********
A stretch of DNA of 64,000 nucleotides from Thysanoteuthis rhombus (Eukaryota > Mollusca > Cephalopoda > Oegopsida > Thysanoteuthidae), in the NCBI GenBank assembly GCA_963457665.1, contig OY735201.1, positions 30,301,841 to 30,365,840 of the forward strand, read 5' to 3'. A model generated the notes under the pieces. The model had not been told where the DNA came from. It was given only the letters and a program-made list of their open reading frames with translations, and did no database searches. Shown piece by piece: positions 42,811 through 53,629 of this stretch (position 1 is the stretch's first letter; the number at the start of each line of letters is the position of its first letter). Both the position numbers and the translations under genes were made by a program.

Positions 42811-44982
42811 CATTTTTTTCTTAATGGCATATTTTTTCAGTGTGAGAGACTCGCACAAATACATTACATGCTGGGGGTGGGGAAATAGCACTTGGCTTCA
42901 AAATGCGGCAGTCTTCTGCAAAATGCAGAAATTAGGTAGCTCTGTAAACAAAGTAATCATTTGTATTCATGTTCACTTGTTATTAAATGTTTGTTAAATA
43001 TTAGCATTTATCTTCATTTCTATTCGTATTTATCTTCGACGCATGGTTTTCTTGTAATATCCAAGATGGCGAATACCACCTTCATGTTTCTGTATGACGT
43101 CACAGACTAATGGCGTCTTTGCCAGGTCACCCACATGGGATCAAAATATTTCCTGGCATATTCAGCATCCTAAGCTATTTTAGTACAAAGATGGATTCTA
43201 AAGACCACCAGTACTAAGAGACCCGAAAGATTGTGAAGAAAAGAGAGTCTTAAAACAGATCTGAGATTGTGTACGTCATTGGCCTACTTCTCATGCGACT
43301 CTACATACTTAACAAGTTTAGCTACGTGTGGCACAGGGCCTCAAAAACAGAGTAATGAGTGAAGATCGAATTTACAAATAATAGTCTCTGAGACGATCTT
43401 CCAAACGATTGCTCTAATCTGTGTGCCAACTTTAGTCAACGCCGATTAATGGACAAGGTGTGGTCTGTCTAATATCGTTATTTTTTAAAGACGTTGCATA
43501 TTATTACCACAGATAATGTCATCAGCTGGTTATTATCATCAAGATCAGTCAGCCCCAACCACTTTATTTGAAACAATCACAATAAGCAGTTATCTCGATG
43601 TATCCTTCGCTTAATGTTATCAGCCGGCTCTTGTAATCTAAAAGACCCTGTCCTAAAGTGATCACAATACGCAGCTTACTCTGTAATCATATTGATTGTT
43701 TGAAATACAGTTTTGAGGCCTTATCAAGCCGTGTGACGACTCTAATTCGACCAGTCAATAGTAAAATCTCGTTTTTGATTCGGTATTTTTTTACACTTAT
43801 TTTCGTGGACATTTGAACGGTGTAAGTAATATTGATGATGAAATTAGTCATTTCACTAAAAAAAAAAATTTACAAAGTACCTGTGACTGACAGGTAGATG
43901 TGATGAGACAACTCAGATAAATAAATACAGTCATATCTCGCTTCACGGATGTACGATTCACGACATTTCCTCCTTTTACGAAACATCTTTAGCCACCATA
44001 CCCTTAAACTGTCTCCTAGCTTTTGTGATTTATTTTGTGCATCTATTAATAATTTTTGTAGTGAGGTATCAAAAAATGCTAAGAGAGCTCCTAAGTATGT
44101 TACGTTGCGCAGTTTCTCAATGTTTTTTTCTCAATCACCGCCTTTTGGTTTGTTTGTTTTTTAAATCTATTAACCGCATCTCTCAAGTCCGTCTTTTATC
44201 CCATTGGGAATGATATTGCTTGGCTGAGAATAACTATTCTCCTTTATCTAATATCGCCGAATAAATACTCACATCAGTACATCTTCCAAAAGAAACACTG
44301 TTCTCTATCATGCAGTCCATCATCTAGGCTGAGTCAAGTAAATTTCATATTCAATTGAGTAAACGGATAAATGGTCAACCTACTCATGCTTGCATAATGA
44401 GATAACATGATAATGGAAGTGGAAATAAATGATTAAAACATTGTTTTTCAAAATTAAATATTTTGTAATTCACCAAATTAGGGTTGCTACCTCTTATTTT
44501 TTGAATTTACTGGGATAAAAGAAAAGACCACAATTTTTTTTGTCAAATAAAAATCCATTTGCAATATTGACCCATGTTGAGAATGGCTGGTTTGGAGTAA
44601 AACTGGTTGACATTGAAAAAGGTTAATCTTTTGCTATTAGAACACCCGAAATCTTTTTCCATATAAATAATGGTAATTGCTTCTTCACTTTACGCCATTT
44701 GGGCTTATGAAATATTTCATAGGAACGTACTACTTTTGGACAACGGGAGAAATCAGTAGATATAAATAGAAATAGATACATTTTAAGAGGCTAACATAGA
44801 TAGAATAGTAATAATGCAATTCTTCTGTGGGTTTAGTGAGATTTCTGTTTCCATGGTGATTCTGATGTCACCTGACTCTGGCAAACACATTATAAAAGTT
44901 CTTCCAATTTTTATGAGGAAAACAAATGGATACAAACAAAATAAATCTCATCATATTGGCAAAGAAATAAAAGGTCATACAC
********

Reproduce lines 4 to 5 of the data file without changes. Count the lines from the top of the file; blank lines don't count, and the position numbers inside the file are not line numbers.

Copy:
42901 AAATGCGGCAGTCTTCTGCAAAATGCAGAAATTAGGTAGCTCTGTAAACAAAGTAATCATTTGTATTCATGTTCACTTGTTATTAAATGTTTGTTAAATA
43001 TTAGCATTTATCTTCATTTCTATTCGTATTTATCTTCGACGCATGGTTTTCTTGTAATATCCAAGATGGCGAATACCACCTTCATGTTTCTGTATGACGT